Silence from space

Bhimsen Joshi will not be singing anymore, not in my house. Nor Kishori Amonkar or Pandit Jasraj. The melodious strains from shehnai of Bismillah Khan will not fill my home. Balamurali or MS or MLV or for that matter Sudha Raghunathan will not be singing for me. A host of others’ voice will fall silent from January 1, when the WorldSpace will go off the air. I feel stifled that there will be silence in my house from the NYD.

Five years ago, when I retired, my daughter brought home the WorldSpace music system and said: “Now, relax listening to the music”. I did dutifully. Every morning as soon as I got up I switched on the system. And the music flowed — Chaurasia, Mallikarjun Mansoor, Sawai Gandharva, Bade Ghulam Ali Khan, Ravi Shankar, Amjad Ali Khan… you name him or her WorldSpace brought the voice home and I was soaked in the melodious strains.
As soon as I left home it was my wife’s turn to tune in Lata, Rafi, Mukhesh, Kishore, Asha and others and as she went about with her household chores music from the old Bollywood hits followed her. She felt relaxed as the tunes soothed her and she felt refreshed. I had a sneaking suspicion that she wanted me to leave home early so that she could have her date with music earlier!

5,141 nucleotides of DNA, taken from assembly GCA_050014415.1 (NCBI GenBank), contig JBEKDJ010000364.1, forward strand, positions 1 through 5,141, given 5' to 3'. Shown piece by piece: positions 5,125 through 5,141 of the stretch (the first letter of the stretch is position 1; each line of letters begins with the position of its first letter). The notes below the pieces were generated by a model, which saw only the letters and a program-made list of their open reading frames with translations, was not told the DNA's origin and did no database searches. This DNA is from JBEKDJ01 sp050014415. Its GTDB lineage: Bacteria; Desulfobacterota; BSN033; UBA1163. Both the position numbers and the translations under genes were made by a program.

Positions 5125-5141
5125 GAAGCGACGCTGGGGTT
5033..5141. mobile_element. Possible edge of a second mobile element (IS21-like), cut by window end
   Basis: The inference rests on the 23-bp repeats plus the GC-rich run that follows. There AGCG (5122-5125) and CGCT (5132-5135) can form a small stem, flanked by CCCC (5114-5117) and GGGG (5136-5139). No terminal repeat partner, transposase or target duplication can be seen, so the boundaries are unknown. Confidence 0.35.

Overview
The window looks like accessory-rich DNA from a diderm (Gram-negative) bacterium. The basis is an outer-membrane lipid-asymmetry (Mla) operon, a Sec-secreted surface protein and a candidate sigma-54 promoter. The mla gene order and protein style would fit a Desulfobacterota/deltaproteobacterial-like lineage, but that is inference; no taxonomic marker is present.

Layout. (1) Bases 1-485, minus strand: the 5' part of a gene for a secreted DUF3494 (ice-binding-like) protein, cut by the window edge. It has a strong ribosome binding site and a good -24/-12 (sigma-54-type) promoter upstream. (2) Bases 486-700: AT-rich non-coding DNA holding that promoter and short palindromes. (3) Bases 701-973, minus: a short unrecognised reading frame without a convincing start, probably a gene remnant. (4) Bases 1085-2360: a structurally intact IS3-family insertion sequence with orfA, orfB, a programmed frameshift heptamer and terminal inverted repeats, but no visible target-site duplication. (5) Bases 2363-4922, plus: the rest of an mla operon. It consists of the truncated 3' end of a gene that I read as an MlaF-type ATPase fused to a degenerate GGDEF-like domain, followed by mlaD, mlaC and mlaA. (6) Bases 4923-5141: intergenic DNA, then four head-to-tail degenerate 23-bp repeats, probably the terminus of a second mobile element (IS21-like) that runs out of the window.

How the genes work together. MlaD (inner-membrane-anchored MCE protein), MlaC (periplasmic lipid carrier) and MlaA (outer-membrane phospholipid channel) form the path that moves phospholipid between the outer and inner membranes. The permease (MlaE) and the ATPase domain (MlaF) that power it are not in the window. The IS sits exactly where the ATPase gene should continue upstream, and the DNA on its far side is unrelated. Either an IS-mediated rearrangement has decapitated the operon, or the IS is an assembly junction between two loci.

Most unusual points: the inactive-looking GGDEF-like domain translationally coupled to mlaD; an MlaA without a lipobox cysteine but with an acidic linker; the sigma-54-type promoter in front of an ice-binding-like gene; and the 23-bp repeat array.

But from January 1 we have to get adjusted to a silent house. After five years of listening to melody how can we hear silence? This is the question that started nagging us ever since we read that WorldSpace is shutting shop.
All good things must come to an end, they say. That is philosophy. Reality is different. And it is now staring us. Addiction is dangerous. The penalty is that we now have to face that music, even though WorldSpace is not beaming it anymore.
We are now dusting off the CDs and cassettes. The old music system is being given an overhaul. The house cannot remain silent. And our favourites will delight us again not necessarily from the space but from the box!

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